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Reserve Bank makes interest rate decision amid coronavirus panic

Lucy Dean
·8-min read
Pictured: RBA governor Philip Lowe, Australian cash, COVID-19.
RBA Governor Philip Lowe has handed down the March rate decision amid coronavirus panic. Images: Getty
  • Reserve Bank of Australia cuts interest rate to new low of 0.50 per cent

  • Governor Philip Lowe warns Australia’s growth will be hit by coronavirus

  • Westpac the first major bank to pass along full rate cut

Australia’s official interest rate has hit a fresh low of 0.50 per cent as the country faces a “very challenging time” under the coronavirus threat.

Prime Minister Scott Morrison on Monday said his focus is on “ensuring that we keep Australians in jobs, we keep businesses in business, and we keep investment flowing during what will be a very challenging time for the Australian economy”.

Those challenges are reflected in the Reserve Bank of Australia’s (RBA) decision to cut the official interest rate by 0.25 percentage points to a record low of 0.50 per cent.

That’s the fourth rate cut since June last year and was unsurprising to several experts observing the extreme market volatility and concerning China manufacturing data.

In fact, 90 per cent of experts surveyed on the Finder.com.au interest rate panel predicted the Bank would cut again in 2020, with 56 per cent predicting the illness would cause “significant” negative impacts for the Australian economy.

“The coronavirus outbreak coming on the back of the bushfires is likely to see the economy go backwards this quarter which in turn is likely to push unemployment up further after the rise to 5.3 per cent seen in January,” AMP Capital chief economist Shane Oliver predicted.

Domain’s Trent Wiltshire also agreed, noting that while the RBA was likely uncomfortable cutting rates due to racing house prices, the softening employment figures were hard to ignore.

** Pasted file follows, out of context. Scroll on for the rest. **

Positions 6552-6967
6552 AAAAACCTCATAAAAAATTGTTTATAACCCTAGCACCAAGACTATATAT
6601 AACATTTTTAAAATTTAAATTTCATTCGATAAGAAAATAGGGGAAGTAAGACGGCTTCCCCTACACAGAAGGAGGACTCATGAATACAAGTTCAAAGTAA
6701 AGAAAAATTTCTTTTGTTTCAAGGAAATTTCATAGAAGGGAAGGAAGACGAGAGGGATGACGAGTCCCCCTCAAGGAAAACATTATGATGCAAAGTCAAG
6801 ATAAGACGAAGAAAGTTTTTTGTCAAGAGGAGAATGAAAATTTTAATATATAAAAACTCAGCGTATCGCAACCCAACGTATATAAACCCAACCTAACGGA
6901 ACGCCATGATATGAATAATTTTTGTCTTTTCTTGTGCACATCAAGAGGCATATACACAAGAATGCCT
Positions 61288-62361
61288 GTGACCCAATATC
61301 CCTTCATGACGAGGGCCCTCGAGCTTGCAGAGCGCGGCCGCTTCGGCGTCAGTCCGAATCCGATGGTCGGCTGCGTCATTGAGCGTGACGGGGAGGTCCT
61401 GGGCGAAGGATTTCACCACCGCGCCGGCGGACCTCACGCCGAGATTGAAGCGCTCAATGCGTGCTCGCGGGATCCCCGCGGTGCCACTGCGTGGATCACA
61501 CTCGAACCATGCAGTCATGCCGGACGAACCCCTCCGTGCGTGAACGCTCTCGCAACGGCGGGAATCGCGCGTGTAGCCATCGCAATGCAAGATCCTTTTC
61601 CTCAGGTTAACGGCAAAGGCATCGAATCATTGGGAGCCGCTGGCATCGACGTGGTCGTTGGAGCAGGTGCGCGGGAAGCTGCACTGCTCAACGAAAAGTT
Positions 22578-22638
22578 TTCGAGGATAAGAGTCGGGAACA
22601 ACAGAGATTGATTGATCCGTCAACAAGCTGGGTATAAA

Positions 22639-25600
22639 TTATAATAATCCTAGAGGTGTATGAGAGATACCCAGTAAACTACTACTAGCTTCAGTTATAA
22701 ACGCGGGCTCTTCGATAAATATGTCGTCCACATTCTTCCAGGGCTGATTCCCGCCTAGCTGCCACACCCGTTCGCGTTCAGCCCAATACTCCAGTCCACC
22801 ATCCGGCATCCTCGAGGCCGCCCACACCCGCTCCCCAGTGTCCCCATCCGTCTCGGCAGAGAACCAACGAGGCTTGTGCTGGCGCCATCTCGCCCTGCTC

Australia’s unemployment rate jumped from 5.1 per cent to 5.3 per cent over January this year.

Additionally, as many as 133,200 Australians could lose their jobs as the government implements tougher coronavirus travel bans.

The Tourism and Transport Forum Australia said the bans on people travelling from China and Iran will see hundreds of thousands jobless as international visitor numbers plummet.

“The escalating shock from the coronavirus means the RBA will be forced to lower the cash rate,” Wiltshire said.

Rocketing house prices

Australia’s national median home value is set to reach a new record high within weeks, should it maintain its current hurtling rate of growth, CoreLogic figures revealed on Monday.

Image: CoreLogic
Image: CoreLogic

In fact, across Australia, five capital cities are already seeing home values at record highs, with Sydney in February seeing standalone house values soar above $1 million again.

“The decision by the RBA to cut rates was widely expected considering the downside impact of coronavirus on the Australian economy and household sentiment,” CoreLogic head of research Tim Lawless said.

Continuing, he said that while usually the RBA would have concerns about housing affordability, this particular cut might have a limited impact on the housing market given the current climate.

“This is partly because the latest rate cut is unlikely to be fully passed on to mortgage rates. Furthermore, a low cash rate coupled with concerns around the global spread of coronavirus, has the potential to spook consumers and drag confidence lower.”

Nearly one-in-three Australians are concerned about the economy given the previous rate cuts, Mozo research today revealed, with more than a quarter cutting back on spending due to the cuts, while another quarter are concerned for their jobs.

“When it comes to consumer confidence there are a number of factors of play, and the rate cuts are certainly heightening worry. A lack of meaningful wage growth, persistent underemployment and a number of retailers folding post Christmas is also weighing on consumer confidence,” Mozo director Kirsty Lamont said.

“You could say the RBA is caught between the coronavirus and a hard place. While a rate cut could help to stimulate the economy, it could also further spook consumers.”

Global economy ‘clouded’ by coronavirus: Lowe

Reserve Bank of Australia Governor Philip Lowe addresses the National Press Club in Sydney, Wednesday, Feb. 5, 2020. The wildfires will slow growth by 0.2 percentage points in the six months through March, Lowe told the National Press Club. (Joel Carrett/AAP Image via AP)
RBA governor Philip Lowe. Image: Getty

In his official statement, Lowe said the near-term outlook for the global economy is “clouded” by coronavirus.